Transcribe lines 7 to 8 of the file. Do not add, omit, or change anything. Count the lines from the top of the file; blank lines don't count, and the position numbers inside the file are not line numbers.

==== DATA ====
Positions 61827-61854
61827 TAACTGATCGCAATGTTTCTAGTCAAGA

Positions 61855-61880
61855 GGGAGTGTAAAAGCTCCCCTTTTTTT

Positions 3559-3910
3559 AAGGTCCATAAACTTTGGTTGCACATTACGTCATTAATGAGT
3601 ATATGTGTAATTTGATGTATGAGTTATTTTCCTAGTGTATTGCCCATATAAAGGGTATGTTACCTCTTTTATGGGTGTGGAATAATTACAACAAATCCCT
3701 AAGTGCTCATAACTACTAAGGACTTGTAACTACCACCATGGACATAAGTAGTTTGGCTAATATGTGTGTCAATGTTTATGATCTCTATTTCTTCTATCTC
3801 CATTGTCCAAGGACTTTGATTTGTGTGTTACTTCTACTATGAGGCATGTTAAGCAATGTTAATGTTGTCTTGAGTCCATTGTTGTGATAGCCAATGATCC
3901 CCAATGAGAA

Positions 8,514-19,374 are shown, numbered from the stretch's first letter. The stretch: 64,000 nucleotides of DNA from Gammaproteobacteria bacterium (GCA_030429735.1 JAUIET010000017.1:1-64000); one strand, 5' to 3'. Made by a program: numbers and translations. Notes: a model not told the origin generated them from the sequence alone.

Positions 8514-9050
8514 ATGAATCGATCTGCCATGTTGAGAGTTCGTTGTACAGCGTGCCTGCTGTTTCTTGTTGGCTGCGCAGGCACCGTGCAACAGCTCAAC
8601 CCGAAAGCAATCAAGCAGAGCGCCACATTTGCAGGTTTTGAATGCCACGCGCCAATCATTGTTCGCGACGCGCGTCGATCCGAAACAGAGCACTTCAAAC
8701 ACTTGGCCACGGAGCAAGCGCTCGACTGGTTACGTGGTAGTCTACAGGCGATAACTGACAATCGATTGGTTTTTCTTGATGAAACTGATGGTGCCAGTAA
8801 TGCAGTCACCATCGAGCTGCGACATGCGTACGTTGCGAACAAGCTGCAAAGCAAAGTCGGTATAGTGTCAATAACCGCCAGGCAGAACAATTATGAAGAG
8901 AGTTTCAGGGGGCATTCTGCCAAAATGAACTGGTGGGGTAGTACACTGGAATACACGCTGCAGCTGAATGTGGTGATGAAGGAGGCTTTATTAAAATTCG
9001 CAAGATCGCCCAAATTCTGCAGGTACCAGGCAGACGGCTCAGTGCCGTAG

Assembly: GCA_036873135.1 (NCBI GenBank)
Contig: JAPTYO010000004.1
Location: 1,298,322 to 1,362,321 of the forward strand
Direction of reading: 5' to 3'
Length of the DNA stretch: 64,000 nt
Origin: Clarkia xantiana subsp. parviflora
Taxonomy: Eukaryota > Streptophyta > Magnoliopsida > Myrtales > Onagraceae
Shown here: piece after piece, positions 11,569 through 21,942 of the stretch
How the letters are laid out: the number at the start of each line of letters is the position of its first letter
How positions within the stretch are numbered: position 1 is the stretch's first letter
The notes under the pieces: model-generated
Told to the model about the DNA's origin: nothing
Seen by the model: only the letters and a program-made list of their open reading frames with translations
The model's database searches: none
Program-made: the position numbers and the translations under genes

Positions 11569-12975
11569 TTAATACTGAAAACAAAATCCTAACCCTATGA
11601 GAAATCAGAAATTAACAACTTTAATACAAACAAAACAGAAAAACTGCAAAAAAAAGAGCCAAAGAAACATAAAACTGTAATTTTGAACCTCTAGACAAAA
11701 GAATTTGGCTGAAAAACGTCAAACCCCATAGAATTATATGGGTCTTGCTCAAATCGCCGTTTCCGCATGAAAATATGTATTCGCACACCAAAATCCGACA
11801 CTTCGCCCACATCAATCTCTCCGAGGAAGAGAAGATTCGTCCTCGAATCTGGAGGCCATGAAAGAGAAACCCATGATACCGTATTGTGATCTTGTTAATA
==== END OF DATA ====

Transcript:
3601 ATATGTGTAATTTGATGTATGAGTTATTTTCCTAGTGTATTGCCCATATAAAGGGTATGTTACCTCTTTTATGGGTGTGGAATAATTACAACAAATCCCT
3701 AAGTGCTCATAACTACTAAGGACTTGTAACTACCACCATGGACATAAGTAGTTTGGCTAATATGTGTGTCAATGTTTATGATCTCTATTTCTTCTATCTC